Despite life’s magnificent diversity, it is chiefly repeating, billions of billions of times, solutions that worked before.

If discovery is a lottery, the greatest discoverers buy lots of tickets.

An awful lot of the shape of your life is given to you and is beyond your control, but your freedom to choose within those givens is huge and significant. The course of your life within the constrains of your genes and environment is up to you.

“So, a major design feature of what is arguable the world’s most advanced transportation system was determined over two thousand years ago by the width of two horses' arse”. More or less, this is how technology constrains itself over time.

[Nasa’s space shuttle rocket boosters are about 4' 8.5" wide, the size of the railroad tracks. These in turn were determined in Roman times when they built roads for chariots pulled by two horses.]

Like personality, technology is shaped by a triad of forces. The primary driver is preordained development —what technology wants. The second driver is the influence of technological history, the gravity of the past, as in the way the size of a horse’s yoke determines the size of a space rocket. The third force is society’s collective free will in shaping the technium, or our choices.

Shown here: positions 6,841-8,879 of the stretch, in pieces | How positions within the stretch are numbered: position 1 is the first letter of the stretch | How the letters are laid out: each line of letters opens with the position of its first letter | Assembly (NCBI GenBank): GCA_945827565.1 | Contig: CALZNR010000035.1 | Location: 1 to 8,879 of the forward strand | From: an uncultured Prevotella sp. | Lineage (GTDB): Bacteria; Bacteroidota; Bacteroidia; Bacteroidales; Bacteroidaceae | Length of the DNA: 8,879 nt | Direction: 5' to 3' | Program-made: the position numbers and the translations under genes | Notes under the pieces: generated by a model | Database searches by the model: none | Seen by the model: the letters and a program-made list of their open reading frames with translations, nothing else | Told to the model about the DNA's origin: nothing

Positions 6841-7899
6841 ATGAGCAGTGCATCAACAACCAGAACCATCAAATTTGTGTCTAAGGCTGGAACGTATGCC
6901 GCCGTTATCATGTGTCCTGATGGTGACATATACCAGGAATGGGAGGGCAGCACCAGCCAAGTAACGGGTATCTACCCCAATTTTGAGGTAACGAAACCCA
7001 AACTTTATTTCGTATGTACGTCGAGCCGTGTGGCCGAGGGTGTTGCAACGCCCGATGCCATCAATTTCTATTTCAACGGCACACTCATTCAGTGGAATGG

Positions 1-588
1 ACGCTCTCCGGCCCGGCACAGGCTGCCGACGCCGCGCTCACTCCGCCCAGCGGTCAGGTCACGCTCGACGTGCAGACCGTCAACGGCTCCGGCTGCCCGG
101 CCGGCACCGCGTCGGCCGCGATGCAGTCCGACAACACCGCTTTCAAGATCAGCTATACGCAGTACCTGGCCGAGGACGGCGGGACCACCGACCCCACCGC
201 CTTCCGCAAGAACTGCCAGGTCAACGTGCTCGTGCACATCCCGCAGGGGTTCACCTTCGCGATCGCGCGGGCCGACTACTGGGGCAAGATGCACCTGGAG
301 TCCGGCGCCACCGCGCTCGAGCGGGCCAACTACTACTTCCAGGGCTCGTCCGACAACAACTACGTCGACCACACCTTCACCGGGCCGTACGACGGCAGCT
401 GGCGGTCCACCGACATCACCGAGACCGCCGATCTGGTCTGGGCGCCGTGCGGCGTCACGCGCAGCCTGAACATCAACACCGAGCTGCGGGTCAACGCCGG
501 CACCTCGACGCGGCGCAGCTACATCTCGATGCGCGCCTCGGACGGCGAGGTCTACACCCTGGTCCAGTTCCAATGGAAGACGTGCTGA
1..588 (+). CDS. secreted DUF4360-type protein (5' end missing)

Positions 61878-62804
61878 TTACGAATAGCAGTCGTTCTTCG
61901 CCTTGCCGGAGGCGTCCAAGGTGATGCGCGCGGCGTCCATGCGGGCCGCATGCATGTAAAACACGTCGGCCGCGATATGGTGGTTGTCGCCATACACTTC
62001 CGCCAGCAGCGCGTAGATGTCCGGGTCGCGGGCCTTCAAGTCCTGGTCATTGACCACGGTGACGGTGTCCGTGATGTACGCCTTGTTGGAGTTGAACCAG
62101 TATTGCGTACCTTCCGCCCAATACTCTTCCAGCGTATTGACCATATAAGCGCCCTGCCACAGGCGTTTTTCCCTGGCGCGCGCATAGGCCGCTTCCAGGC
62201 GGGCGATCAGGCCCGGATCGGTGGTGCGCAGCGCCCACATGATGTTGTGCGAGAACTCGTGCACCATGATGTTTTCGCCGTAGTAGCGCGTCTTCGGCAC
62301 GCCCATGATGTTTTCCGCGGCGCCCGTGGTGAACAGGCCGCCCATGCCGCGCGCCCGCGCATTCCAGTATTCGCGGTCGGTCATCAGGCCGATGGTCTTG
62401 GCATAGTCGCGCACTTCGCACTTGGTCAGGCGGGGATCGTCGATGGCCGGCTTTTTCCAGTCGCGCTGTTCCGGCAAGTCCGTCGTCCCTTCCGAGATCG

The number of technologies to choose from so far exceeds our capacity to use them all that these days we define ourselves more by the technologies we don’t use than by those we do.

The greater the promise of an new technology, the greater its potential for harm as well.

If a new technology is likely to birth a never-before-seen benefit, it will also likely birth a never-before-seen problem.

The principle of constant engagement is called the Proactionary Principle. Because it emphasizes provisional assessment and constant correction, it is a deliberate counter-approach to the Precautionary Principle.

The proper response to a lousy idea is not to stop thinking. It is to come up with a better idea. Indeed, we should prefer a bad idea to no ideas at all, because a bad idea can at least be reformed, while not thinking offers no hope.

Danny Hillis, computer inventor, once confided that he believed that there’s good chance that 1,000 years from now computers might still be running programming code from today, say a UNIX kernel.

If you want to worry about something, don’t worry about the folks who are currently offline. They’ll stampede on faster than you think. Instead you should worry about what we are going to do when everyone is online.

How can technology make a person better? … by providing each person with chances. A change to excel at the unique mixture of talents he or she was born with, a chance to encounter new ideas and new minds, a chance to be different from his or her parents, a chance to create something his or her own.

Evolution, life, mind, and the technium are infinite games. Their games is to keep the game going. To keep all participants playing as long as possible. They do that, as all infinite games do, by playing around with the rules of play. The evolution is just that kind of play.